• A general rule of thumb is to always capitalize the first unit and capitalize the second unit if it’s a noun or adjective or if it has equal balance with the first unit.
    • CORRECT
      • Twentieth-Century Poets in South America [book title]
      • “City-States in Nineteenth Century Europe” [article title]
      • Non-Christian Religions in North America [course title]
  • The second unit should be in lowercase if it’s a participle modifying the first unit or if both units constitute a single word.
    • CORRECT
      • “English-speaking People throughout Asia”
      • “Medium-sized Companies with Unions”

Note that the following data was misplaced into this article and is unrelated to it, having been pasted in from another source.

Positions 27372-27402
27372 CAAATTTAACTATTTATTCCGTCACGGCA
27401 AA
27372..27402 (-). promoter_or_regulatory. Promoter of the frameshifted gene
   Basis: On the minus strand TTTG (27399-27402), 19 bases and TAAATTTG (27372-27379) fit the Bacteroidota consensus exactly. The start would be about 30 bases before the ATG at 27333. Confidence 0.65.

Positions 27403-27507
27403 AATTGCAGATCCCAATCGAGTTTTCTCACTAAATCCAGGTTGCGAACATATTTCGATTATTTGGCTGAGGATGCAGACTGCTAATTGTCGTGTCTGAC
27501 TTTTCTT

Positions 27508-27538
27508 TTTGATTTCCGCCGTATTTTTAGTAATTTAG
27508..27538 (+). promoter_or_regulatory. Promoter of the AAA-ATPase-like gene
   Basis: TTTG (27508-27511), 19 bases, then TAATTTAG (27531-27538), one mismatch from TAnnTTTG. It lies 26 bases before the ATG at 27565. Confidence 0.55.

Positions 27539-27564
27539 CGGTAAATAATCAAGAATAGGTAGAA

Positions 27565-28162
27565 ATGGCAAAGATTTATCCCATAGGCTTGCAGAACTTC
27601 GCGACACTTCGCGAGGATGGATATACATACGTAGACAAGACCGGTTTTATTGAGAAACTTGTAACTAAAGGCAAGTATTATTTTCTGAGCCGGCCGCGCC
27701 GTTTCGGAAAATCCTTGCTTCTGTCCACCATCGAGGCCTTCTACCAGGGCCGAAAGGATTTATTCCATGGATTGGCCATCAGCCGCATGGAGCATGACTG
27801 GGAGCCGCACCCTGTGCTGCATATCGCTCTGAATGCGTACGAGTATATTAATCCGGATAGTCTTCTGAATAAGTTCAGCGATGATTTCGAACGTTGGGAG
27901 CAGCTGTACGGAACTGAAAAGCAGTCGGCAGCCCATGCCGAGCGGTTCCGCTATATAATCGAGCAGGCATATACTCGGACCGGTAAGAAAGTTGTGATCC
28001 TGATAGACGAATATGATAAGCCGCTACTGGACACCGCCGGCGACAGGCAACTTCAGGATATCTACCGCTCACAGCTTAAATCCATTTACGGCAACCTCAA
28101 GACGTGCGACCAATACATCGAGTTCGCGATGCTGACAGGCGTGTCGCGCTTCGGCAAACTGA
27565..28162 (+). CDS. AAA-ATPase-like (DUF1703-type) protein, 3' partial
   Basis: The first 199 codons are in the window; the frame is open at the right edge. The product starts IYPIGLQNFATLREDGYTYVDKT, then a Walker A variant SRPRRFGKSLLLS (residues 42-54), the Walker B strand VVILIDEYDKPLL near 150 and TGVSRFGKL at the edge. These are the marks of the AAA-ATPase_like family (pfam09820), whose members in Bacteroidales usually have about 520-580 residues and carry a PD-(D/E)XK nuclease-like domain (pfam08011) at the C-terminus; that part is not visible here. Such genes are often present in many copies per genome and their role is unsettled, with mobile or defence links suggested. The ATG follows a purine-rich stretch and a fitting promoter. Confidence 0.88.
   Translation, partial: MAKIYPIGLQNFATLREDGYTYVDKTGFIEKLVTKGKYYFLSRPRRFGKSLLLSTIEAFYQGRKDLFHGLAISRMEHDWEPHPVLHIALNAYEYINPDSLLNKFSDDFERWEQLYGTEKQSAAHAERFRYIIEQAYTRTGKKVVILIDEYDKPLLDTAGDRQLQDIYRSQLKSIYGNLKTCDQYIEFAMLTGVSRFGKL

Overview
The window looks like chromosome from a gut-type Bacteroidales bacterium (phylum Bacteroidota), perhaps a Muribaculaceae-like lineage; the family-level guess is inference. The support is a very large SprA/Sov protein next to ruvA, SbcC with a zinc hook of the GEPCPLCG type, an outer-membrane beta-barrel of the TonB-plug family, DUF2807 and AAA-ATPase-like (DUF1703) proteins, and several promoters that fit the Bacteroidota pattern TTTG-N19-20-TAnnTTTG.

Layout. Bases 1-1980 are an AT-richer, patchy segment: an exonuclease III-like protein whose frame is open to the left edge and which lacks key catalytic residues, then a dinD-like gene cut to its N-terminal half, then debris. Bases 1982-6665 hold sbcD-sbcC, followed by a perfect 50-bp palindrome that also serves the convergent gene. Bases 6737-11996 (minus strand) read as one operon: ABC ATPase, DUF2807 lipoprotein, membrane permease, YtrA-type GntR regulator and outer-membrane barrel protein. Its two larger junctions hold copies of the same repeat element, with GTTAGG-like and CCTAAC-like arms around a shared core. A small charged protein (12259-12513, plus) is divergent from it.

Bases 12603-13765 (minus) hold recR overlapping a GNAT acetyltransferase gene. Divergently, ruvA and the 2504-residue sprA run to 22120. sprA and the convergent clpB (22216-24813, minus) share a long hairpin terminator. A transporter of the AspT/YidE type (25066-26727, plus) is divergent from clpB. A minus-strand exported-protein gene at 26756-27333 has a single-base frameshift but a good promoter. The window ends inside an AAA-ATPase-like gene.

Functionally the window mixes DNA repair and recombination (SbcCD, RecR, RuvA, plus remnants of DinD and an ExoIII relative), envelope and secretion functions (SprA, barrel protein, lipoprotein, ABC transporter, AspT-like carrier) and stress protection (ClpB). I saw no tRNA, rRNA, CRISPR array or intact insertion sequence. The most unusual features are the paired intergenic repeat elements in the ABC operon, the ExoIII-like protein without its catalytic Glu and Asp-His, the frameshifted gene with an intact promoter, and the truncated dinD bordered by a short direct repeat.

• “E-flat Minor Melody”
      • “Re-establishing a Youthful Outlook”
      • “Self-fulfilling Prophecies in Small-Town America”

U.S./United States

  • The Associated Press, whose style guide we follow, recently approved “U.S.” as an acceptable abbreviation for “United States” as either a noun or an adjective. Previously, “United States” was the noun form and “U.S.” was the adjective form.

University of Texas System

  • The University of Texas System overseen 15 campuses.

Contact Us:

Alicia Dietrich, Public Affairs Director
College of Fine Arts
alicia.dietrich@austin.utexas.edu
Office: 512-475-7033
Cell: 512-636-1216

Rose L. Thayer, Public Affairs Specialist
College of Fine Arts
rose.thayer@austin.utexas.edu
Office: 512-232-8167
Cell: 409-779-9282

Misa Yamamoto, Visual Designer
College of Fine Arts
misayamamoto@austin.utexas.edu
Office: 512-471-3277